Monday, July 1, 2013

Profitable Relationships

Breaking up is hard to do.

You may disagree if you are looking at the current divorce rate, so humor me and think about your answer to this question:  How long have you stayed in a relationship after you knew it wasn’t working?

Hmmmm…and why do you stay in a bad relationship?

“It’s comfortable.”

Guilty? I am. I’ve stayed and tried to make relationships work way after my gut, head, and heart all were telling me to RUN! Sticking around hoping for the other person to change, the situation to change, the feelings to change. Change happens. But the change you are looking for usually doesn’t occur in well-established, comfortable relationships.

Comfortable is just another word for lazy. People are innately lazy, very lazy.

Now don’t go getting in a tizzy with me. Not all people are lazy. Successful people definitely wouldn’t be classified as lazy. They don’t stay in relationships that aren’t creating a profit for them. Yes, a profit.

Most people have a misconception about profit. You hear “profit” and you think money. I don’t. With a background in, and passion for non-profit, I tend to think differently about the concept of profits.

Profit defined:

profit |ˈpräfit|
1. a financial gain, esp. the difference between the amount earned and the amount spent in buying, operating, or producing something.
2. advantage; benefit

Take a minute and focus on the second definition: advantage or benefit. Business relationships either produce a profit, or they don’t. And that profit is both financial and beneficial.

Let me break down the true profits of great business relationships:

Pleasure. Your business relationships should be a PIA: pleasure in action (not the other kind of PIA!). You should be experiencing pleasure while doing business together, not pain. It’s a happy, joyful exchange…most of the time.

Respect. A mutual respect for how each person and each company conducts business and it’s openly shown. Respect is two-fold; something you feel and something you demonstrate.

Open Communication. When things are going great and when things go wrong you communicate. Proactive and open communication is a relationship maker or breaker. You should be able to express your thoughts, issues, fears, hopes, dreams, passions, mistakes, and victories. And they should be able to with you.

Friendship. The best business relationships evolve into friendships. You genuinely like each other, want what’s best for each other, and enjoy working together.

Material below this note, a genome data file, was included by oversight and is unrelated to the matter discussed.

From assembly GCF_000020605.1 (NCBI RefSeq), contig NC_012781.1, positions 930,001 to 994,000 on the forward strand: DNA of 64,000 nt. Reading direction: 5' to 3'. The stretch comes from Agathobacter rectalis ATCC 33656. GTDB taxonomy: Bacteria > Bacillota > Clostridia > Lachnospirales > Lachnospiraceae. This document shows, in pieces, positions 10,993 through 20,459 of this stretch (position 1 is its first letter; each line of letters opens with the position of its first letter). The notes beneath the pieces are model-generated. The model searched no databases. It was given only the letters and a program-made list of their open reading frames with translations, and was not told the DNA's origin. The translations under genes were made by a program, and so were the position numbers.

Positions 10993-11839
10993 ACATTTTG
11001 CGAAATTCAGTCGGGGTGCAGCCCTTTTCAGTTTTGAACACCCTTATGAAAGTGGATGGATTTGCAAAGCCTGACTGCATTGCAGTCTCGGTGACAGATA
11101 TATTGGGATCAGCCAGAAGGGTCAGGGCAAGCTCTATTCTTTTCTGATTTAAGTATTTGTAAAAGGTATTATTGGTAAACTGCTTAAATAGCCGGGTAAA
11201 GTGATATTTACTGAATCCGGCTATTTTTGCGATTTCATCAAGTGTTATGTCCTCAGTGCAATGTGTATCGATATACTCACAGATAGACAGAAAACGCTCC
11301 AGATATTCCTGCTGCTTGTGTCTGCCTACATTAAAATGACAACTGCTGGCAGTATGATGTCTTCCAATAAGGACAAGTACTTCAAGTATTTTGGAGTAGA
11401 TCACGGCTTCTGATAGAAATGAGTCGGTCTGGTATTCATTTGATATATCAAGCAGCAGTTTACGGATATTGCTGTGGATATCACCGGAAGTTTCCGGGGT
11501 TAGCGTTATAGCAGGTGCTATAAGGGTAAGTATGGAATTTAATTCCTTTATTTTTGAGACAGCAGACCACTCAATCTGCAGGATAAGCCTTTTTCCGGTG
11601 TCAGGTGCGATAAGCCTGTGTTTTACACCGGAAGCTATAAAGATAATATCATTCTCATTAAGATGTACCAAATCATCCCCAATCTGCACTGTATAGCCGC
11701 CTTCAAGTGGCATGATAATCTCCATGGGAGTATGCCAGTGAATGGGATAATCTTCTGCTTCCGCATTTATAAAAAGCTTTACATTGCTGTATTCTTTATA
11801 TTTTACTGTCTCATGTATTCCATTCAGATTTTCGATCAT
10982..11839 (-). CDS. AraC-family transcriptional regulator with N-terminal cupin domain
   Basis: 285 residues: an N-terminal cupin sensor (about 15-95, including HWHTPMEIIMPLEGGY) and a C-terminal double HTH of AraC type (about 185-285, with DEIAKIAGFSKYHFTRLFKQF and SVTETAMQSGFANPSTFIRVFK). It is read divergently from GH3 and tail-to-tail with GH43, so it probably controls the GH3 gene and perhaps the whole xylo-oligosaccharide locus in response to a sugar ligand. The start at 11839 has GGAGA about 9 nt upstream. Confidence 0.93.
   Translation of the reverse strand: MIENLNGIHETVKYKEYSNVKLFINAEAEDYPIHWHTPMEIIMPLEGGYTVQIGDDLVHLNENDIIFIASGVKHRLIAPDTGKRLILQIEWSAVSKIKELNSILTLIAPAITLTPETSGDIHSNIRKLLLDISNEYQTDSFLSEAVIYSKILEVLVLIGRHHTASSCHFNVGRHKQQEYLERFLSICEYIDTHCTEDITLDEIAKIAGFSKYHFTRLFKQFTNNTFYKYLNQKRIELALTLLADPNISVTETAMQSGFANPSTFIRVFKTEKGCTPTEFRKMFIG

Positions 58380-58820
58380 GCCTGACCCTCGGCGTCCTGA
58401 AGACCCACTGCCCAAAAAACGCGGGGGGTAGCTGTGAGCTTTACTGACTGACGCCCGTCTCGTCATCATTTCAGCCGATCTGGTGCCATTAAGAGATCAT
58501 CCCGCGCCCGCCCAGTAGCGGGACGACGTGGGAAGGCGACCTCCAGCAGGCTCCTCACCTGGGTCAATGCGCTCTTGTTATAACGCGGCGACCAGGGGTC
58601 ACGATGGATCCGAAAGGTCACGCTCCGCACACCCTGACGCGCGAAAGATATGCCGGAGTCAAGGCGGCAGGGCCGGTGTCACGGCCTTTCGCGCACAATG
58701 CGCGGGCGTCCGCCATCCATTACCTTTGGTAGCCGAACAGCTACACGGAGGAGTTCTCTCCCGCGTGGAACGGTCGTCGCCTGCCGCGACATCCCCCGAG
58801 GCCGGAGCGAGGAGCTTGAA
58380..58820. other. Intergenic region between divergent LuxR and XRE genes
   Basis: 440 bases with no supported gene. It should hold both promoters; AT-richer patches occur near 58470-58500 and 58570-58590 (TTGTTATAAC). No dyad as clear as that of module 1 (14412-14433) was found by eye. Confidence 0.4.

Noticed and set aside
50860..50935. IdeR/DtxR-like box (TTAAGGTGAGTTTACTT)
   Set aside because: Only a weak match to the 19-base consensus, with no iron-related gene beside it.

Investment. There is a mutual investment in helping both parties achieve success. That investment could be time, energy, resources, people, ideas, or money. But on some level you are making a contribution to their success.

Treasure. You feel appreciated, wanted, needed and accepted as the treasure you are.

If you aren’t feeling the profit in your relationship, it may be time for you to initiate a breakup. EEK! Don’t fret; I’m not going to tell you to breakup without giving you a quick three-step how-to.

How to facilitate a business breakup:

1. Explain why you feel the relationship is no longer working. No blaming. No pointing fingers. No accusations. Deliver an honest account of your feelings.

2. Listen. Allow for a rebuttal, response, and excuses (hopefully no crying or worse, screaming!). Listen to their thoughts and feelings with an understanding that they could feel exactly the same or be caught off guard.

3. Propose the next step. Provide an action plan for how to dissolve your relationship properly. No hard feelings. No burning bridges. Develop a professional exit strategy to ensure both parties are content.

Relationships take work and effort by all involved. Sometimes it works, sometimes it doesn’t. Heed my advice: if it isn’t working – don’t stay hoping, wishing, and willing change! You create the change. Step up to a breakup. Because in business, only one type of relationship works: a profitable one.

I’m your Double-Tall, Non-Fat, No-Whip Sales Barista. How may I help you help yourself?

Stephanie Melish, one of the few, hand-selected, Gitomer-Certified Speakers is the ONLY Double-Tall, Non-Fat, No-Whip Sales Barista in the world! Stephanie trains, sells, and speaks to companies and associations all over the country. To book Stephanie for your next event, please visit or contact the Michelle at Buy Gitomer via email at or by calling 704-333-1112.


  1. This is a great article! Most salespeople seldom think about the business relationship being mutually beneficial for both parties. We are focusing on that mentality in our sales district right now. I think it is crucial that each entity receives value in a negotiation or else it will not be sustainable. We need to think long term, not short sale.

    1. 100% agree with you Steve.

    2. Thank you Steve - and Mike!

      Keep providing PROFIT!

    3. You are right Steve. It's got to be a win-win for everyone or we just end up spinning our wheels.

  2. If loving you is wrong, I don't want to be right. Or, cheese. Huh?

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